- Meeting abstract
115 Parallel acquisition to improve temporal resolution in the rapid detection of myocardial infarction: comparison of image quality and artifacts
Journal of Cardiovascular Magnetic Resonancevolume 10, Article number: A16 (2008)
Imaging speed is of critical importance in Cardiac Magnetic Resonance (CMR) imaging especially in patients with severe cardiac disease. Parallel MR imaging uses spatial encoding inherent in phased-array radiofrequency coils to accelerate image acquisition to improve temporal resolution.
Aim of the current study is to compare the CMR images of post-myocardial infarct (MI) patients acquired using single-shot inversion recovery, steady state free precession sequence with images acquired using parallel imaging technique (PAT).
Total 57 patients with either acute myocardial infarction (n = 38) or chronic myocardial infarction (n = 19) were included in the study. Delayed enhancement (DE) CMR was done using 1.5-T scanner (Sonata or Avanto, Siemens). Standard infarct images were acquired using single-shot, inversion recovery, steady state free-precession sequence. Parallel images were additionally acquired using Generalized Autocalibrating Partially Parallel Acquisition (GRAPPA) and modified Sensitivity Encoding (mSENSE) algorithms. An acceleration factor or "PAT" factor of 2 used to acquire parallel images. Images were blinded, randomized and scored for hyperenhancement visually on 17-segement model by consensus of 2 observers. Image quality (graded excellent, good or poor) and the presence of artifacts were also assessed (Figure 1).
Parallel techniques had an average 40% reduction in acquisition times during diastole. There was no difference between the standard images and GRAPPA images in terms of extent of infarct (4.84 vs. 4.77, P = 0.43), micro-vascular obstruction (0.30 vs. 0.34, P = 0.42), transmural infarct score (1.18 vs. 1.13, P = 0.43), and total infarct score (10.78 vs. 10.45, P = 0.41). Similarly there was no difference between the standard images and mSENSE images in terms of extent of infarct (4.84 vs. 4.84, P = 0.50), micro-vascular obstruction (0.30 vs. 0.31, P = 0.47), transmural infarct score (1.18 vs. 1.29, P = 0.38), and total infarct score (10.78 vs. 10.81, P = 0.49). A greater number of standard and GRAPPA studies were graded excellent than mSENSE, and mSENSE had significantly greater artifacts than the others (P < 0.001). In patients with a heart rate >65 (n = 35), GRAPPA had greater excellent quality images (43%) than standard (29%, P < 0.05) or mSENSE (14%, P < 0.05). Also image artifacts were significantly more prevalent in mSENSE (43%) as compared to standard (9%, P < 0.001) or GRAPPA (9%, P < 0.001).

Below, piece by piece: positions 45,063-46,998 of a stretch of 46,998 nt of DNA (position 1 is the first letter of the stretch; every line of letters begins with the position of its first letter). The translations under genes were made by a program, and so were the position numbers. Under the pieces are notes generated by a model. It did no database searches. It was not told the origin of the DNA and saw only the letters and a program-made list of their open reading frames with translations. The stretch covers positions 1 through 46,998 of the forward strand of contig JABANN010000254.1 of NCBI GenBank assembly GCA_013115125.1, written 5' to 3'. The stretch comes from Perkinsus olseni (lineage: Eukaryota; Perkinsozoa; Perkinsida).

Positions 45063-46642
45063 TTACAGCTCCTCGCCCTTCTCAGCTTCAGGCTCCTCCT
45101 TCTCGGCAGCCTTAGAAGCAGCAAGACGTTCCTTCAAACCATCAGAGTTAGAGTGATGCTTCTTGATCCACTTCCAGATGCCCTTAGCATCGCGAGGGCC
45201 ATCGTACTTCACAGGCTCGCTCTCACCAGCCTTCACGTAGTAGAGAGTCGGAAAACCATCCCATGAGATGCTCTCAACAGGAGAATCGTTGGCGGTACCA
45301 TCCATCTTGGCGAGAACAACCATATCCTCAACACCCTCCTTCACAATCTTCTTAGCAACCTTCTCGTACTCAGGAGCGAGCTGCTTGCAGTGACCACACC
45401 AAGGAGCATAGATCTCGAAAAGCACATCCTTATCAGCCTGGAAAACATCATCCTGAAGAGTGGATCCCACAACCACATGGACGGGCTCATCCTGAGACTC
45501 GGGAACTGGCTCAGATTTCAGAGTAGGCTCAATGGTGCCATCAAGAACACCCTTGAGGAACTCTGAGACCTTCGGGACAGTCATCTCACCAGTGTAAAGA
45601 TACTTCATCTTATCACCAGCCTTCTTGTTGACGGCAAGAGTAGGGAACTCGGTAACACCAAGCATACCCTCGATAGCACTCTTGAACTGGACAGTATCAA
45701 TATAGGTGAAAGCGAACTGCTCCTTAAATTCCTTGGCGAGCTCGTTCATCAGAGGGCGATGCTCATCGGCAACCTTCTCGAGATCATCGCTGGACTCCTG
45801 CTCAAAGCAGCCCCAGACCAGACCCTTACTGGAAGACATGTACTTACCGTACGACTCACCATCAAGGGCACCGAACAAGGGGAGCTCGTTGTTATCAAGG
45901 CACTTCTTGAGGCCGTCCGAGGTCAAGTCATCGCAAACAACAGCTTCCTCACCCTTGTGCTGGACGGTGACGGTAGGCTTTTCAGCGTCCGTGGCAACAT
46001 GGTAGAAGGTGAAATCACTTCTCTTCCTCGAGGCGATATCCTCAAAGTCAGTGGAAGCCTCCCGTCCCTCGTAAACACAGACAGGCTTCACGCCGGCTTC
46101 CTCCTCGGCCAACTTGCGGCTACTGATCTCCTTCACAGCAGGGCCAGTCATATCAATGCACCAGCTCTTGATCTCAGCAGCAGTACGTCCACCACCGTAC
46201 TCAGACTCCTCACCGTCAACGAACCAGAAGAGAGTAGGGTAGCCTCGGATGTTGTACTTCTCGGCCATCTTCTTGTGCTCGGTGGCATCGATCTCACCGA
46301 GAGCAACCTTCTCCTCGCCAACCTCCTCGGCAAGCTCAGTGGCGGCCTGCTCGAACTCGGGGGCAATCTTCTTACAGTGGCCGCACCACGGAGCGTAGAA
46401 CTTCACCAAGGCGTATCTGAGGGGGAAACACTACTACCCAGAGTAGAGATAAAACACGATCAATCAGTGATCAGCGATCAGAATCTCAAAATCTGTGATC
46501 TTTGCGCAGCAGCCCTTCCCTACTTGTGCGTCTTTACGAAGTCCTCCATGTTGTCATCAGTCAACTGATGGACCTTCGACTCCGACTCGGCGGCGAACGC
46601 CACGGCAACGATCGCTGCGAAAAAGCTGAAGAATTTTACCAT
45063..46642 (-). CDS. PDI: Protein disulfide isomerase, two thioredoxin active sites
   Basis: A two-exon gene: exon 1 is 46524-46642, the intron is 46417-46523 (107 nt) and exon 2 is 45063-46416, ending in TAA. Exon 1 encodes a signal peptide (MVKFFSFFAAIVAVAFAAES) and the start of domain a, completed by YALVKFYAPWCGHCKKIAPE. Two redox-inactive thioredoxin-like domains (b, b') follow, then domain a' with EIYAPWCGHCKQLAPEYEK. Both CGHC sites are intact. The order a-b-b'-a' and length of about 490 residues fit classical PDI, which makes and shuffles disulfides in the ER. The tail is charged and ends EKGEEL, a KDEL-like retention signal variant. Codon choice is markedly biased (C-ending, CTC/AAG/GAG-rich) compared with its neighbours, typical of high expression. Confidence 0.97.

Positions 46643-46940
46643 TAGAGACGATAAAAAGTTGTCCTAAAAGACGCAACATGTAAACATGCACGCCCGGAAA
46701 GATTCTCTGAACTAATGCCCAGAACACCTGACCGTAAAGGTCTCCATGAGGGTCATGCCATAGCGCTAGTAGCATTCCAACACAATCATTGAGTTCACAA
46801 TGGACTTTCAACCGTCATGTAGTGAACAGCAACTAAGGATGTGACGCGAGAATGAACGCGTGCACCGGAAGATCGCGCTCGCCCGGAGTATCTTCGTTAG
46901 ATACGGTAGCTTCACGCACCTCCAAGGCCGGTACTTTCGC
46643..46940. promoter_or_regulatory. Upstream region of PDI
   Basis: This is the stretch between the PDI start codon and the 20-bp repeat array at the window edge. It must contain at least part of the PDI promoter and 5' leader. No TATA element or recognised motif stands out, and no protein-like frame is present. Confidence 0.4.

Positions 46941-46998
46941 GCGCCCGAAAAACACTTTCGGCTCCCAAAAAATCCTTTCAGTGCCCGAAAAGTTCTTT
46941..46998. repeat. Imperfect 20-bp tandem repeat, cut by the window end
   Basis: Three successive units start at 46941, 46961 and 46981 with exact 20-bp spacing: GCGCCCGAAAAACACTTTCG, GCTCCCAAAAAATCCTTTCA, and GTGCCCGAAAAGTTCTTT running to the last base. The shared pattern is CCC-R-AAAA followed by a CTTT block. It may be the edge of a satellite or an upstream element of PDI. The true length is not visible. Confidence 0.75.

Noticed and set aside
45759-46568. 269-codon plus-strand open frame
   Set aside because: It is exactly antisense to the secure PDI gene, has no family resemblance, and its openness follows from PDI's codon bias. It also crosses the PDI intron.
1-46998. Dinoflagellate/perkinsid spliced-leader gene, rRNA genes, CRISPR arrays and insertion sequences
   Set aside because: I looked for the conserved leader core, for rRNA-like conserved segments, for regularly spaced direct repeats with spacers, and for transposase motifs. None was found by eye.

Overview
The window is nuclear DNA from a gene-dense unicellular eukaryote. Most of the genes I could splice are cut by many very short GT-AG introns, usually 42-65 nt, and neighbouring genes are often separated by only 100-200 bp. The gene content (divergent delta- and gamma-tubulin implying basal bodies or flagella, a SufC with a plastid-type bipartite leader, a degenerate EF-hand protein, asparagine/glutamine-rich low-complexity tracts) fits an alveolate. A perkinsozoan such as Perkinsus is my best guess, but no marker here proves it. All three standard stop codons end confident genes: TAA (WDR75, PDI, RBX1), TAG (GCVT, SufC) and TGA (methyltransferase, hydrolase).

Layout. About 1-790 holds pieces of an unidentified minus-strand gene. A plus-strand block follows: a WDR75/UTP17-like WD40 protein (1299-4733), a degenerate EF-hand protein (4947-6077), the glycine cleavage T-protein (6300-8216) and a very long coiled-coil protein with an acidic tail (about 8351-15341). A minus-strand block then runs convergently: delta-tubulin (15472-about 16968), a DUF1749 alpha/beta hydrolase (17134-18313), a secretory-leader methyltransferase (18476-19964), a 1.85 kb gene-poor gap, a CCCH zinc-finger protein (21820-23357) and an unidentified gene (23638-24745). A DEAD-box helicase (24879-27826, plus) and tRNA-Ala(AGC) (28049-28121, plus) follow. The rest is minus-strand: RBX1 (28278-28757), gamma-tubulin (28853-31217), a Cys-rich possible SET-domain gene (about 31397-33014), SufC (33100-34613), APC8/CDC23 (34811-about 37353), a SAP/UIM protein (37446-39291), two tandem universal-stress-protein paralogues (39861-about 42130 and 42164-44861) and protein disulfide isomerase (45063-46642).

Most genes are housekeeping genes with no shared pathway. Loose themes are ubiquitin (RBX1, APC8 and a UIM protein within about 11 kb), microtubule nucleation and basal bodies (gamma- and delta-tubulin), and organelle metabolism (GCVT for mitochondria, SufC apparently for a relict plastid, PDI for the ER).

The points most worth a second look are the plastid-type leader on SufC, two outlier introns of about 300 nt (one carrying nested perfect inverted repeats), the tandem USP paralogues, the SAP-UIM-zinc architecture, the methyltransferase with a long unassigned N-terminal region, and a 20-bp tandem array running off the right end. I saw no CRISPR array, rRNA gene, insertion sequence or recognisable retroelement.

All imaging techniques can adequately assess the size and extent of infarction. However at faster heart rates, GRAPPA performed better with less artifacts and more number of excellent images than mSENSE. The high quality images with GRAPPA are due to an improvement in temporal resolution.